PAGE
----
Birth Of The Apostolic Age
The history of early Christianity spans from the death of Jesus Christ and birth of the Apostolic Age about the year 30 to the First Council of Nicaea in 325.
The first part of the period, when some of the Twelve Apostles are believed to have been still alive, is called the Apostolic Age. The earliest followers of Jesus composed an apocalyptic, Second Temple, Jewish sect. During the Apostolic Age, Paul of Tarsus had great success spreading the religion to gentiles. Early Christianity gradually grew apart from Judaism and established itself as a predominantly gentile religion.
The Apostolic Age of the history of Christianity is traditionally the period of the Twelve Apostles, dating from the Crucifixion of Jesus (c. 26–36) and the Great Commission until the death of John the Apostle (c. 110). Since it is believed that John lived so long and was the last of the twelve to die, there is some overlap between the "Apostolic Age" and the first Apostolic Fathers, whose writings are used to mark the beginning of the Ante-Nicene Period. It holds special significance in Christian tradition as the age of the direct apostles of Jesus Christ. The major primary source for the "Apostolic Age" is the Acts of the Apostles.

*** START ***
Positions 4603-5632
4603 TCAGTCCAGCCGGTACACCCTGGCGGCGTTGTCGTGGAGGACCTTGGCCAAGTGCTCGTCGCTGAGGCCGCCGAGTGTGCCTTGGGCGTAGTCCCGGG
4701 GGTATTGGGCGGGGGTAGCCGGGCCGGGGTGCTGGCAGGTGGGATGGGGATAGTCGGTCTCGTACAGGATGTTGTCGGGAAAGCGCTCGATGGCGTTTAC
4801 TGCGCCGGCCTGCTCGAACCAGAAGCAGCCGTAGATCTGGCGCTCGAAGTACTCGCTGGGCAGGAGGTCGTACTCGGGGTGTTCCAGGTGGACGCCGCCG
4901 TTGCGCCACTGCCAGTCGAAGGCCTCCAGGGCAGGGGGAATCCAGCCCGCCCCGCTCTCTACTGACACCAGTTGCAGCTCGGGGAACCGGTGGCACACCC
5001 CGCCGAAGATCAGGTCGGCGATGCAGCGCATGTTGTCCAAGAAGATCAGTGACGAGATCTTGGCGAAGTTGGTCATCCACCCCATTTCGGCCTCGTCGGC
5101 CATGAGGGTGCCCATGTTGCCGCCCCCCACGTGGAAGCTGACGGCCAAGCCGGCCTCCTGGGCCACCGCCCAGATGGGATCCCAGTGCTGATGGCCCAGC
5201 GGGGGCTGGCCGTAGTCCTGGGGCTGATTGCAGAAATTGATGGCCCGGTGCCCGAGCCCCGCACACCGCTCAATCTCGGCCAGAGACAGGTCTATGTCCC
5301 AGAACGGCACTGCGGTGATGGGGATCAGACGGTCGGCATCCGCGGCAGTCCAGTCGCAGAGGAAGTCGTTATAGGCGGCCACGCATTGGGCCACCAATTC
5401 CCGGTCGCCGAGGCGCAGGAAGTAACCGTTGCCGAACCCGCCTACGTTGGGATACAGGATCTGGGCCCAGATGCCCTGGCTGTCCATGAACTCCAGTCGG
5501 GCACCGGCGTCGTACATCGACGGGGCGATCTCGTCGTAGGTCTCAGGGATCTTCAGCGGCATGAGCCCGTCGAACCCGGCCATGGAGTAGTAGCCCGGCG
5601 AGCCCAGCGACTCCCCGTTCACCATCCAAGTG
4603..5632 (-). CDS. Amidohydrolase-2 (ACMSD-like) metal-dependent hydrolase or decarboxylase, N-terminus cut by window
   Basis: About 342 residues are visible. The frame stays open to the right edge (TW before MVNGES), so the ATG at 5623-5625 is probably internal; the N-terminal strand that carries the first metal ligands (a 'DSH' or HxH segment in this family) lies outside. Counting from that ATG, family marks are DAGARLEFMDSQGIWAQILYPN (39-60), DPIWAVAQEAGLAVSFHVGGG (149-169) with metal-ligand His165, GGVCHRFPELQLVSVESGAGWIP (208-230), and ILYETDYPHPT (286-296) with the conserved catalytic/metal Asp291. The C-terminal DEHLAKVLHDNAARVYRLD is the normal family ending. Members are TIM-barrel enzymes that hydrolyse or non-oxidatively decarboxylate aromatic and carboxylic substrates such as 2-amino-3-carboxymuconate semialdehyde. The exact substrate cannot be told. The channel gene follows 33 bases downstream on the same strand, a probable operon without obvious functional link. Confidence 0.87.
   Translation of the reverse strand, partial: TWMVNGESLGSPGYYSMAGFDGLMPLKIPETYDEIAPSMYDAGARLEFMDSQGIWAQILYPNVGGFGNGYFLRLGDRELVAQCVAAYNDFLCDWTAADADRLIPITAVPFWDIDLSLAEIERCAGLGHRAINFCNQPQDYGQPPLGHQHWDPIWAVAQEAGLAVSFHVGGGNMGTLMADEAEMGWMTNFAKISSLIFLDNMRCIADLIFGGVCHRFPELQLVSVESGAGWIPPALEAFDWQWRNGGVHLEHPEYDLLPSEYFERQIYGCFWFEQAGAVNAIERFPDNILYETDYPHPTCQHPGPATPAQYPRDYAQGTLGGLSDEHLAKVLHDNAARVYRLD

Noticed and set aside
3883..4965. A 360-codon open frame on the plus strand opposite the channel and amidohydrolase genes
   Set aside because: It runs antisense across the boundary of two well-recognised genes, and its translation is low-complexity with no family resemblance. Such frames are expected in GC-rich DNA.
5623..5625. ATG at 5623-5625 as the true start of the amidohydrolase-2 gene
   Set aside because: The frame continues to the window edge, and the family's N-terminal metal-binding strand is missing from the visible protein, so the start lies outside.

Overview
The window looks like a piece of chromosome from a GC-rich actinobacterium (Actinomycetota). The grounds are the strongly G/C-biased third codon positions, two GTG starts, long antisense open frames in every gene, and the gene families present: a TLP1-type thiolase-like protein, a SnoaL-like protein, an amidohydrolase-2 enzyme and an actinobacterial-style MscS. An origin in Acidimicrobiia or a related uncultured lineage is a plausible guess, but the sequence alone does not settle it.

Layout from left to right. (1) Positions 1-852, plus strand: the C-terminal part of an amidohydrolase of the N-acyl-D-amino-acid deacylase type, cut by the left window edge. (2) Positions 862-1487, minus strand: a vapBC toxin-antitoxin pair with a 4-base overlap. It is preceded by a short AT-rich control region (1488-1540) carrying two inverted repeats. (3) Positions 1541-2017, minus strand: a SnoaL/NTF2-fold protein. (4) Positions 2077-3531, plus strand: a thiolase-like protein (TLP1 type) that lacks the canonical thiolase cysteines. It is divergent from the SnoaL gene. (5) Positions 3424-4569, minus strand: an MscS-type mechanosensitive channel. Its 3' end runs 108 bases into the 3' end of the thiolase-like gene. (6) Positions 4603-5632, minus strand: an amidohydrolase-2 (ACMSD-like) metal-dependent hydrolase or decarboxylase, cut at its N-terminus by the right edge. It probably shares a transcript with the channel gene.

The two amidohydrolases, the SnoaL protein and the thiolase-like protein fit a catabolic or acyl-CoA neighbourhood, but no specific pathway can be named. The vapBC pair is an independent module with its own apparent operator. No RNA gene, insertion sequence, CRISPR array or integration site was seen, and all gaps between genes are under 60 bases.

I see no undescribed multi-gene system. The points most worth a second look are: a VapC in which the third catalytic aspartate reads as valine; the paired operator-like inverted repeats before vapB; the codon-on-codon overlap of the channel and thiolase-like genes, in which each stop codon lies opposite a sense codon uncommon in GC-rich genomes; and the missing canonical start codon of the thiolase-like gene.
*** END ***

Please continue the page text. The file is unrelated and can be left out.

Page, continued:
According to most scholars, the followers of Jesus composed an apocalyptic Jewish sect during the late Second Temple period of the 1st century. Some early Christian groups were strictly Jewish, such as the Ebionites and the early church leaders in Jerusalem, collectively called Jewish Christians. During this period, they were led by James the Just. Saul of Tarsus, commonly known as Saint Paul, persecuted the early Jewish Christians, then converted and started proselytizing among the Gentiles. He persuaded the leaders of the Jerusalem Church to allow Gentile converts exemption from most Jewish commandments at the Council of Jerusalem. After the Destruction of the Second Temple in A.D. 70, Jerusalem ceased to be the center of the Christian church. Christianity established itself as a predominantly Gentile religion that spanned the Roman Empire and beyond.